There are several challenges making Australia’s national security strategy more complicated these days – Russia’s invasion of Ukraine, the impacts of climate change, the green energy transition, and economic uncertainty.
But at the top of this list is the increasing influence of China in the region and intensifying competition between China and the United States.
In this context, the nine-month-old Albanese government is soon to release a Defense Strategic Review. It is unclear if this review will be followed by a more holistic examination of Australia’s national security interests, such as the Integrated Review conducted in the United Kingdom two years ago, or the regular National Security Strategy in the United States. But it does not take a formal document like this for Australia to further invest in the kind of grand strategic thinking demanded by contemporary challenges.
Grand strategy can capture, as the U.K. scholars Andrew Ehrhardt and Maeve Ryan argue, “a conscious attempt to look beyond the confines of short-term requirements of national defense or day-to-day, immediate foreign policy, and to the pursuit of national interests in a more systematic and synchronized way.”
Developing this type of thinking requires a focus on the long-term place of key alliances – such as the new AUKUS partnership with the U.S. and U.K. – as well as regional partners. But it must also consider the domestic context of security, such as the role of important regional centers around Australia.
One such priority for longer-term strategic thinking: the opportunities and costs of Australia’s growing defense investment and partnerships in the Northern Territory.
The NT is already the focus of significant defense investment – and a sizeable U.S. military presence. Over the past 11 years, the NT has hosted annual rotations of the U.S. Marine Rotational Force–Darwin (MRF-D) during the dry season. Last year, 2,200 U.S. personnel also conducted combined training with the Australian Defense Force in the NT, including crisis response exercises and engagement with regional partners. And for the first time, U.S. Army personnel were deployed to work alongside and support their marine counterparts.
Given geopolitical priorities in the region, Australia’s north will continue to be seen as strategically important.
The U.S. and Australian governments have committed to sharing more than US$1.52 billion (A$2 billion) in infrastructure investments and upgrading military assets across the Top End, including the construction of 11 giant jet fuel storage tanks in Darwin.
The Tindal air base expansion, which will include a permanent parking apron for up to six U.S. Air Force bombers, is forecast to cost up to A$149 million alone. Other U.S. aircraft, such as the B-52, B-1 and B-2 bombers, already visit northern Australia. But the Royal Australian Air Force (RAAF)’s ability to host the aircraft and train alongside them will mark an important milestone toward the integration of the two air forces.
The possible rotation of other U.S. aircraft in the NT under the AUKUS partnership, including the upcoming sixth-generation B-21 bomber, may even offer an alternative to Australia developing its own costly long-range strike capability.
These ties with the U.S. military may help create a meaningful deterrent against a potential attack from an adversary in the region. But beyond this, the NT is becoming increasingly important for other reasons.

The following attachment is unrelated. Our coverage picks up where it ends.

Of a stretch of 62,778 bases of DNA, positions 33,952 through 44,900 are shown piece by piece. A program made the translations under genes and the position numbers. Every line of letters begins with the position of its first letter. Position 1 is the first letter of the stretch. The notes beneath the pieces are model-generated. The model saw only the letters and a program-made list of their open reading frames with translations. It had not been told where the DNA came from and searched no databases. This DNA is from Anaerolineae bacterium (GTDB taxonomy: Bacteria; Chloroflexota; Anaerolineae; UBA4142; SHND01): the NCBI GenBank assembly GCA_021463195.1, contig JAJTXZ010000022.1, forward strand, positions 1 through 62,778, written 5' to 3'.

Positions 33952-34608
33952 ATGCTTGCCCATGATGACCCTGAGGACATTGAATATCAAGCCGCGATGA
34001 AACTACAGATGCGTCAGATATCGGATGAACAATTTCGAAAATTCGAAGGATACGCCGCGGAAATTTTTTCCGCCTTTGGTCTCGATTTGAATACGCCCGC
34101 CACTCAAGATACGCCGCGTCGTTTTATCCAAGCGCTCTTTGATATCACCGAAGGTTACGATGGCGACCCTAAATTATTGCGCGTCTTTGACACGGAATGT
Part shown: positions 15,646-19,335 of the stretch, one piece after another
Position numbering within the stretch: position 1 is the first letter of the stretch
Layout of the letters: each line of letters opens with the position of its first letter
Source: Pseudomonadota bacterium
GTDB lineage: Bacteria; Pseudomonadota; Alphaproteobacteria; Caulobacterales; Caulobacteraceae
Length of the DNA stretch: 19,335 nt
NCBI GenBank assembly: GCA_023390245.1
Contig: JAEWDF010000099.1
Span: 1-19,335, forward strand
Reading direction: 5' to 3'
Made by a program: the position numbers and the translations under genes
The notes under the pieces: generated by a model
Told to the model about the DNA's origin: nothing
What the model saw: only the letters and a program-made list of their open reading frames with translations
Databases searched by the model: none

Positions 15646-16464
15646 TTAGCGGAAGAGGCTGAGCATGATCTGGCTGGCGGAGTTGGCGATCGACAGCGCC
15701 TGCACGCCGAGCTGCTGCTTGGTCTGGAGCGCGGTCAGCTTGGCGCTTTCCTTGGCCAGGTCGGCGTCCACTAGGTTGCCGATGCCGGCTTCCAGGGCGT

The NT’s proximity to Australia’s important Southeast Asian partners in Indonesia, Malaysia, Singapore, Timor-Leste, and Papua New Guinea is also significant. This provides opportunities to further develop military, diplomatic and economic links. These links are crucial in a region already becoming the focus of strategic competition and facing the impacts of climate change.
All of this drives home why Australia’s north is such a vital consideration in any grand strategy for the nation’s security. And yet, there are important domestic implications that must be addressed, as well. With the Top End having direct experience as a military target in the past, it’s natural that concerns have been heightened by the widening footprint of the U.S. military.
Environmental concerns have also been expressed for some time and are not confined to military activity. The establishment of any new training areas and expansion of existing facilities – combined with an influx of troops, vehicles, and equipment – can lead to serious issues like soil erosion, water contamination and habitat loss. These legitimate concerns may be partly offset by the direct and indirect employment opportunities created by the ongoing investments.
The communities in the Top End have deep historical connections to Australia’s defense, and there has been a general level of acceptance of the U.S. Marine rotations. But national leaders will still need to present a compelling narrative to justify why this significant defense investment and deepening ties with the U.S. make Australians collectively more secure.
Crafting such a narrative won’t be easy, as leading strategist Lesley Seebeck argues, given Australians tend to be “pragmatists, uncomfortable with soaring statements of aspirations and values.”
A challenging national security environment demands more robust ideas about how Australia can develop and coordinate its national power. Regardless of whether these ideas are captured through a formal document like a national security strategy, there is benefit in fostering a larger community of strategic thinkers who can share and debate them.
A grand strategic vision for Australia’s security will naturally focus on the place of the U.S. alliance and the role of China in shaping the regional order. But a compelling and practical narrative for Australia’s future must incorporate key regional centers such as the NT. And, importantly, this narrative must speak to them, not just about them.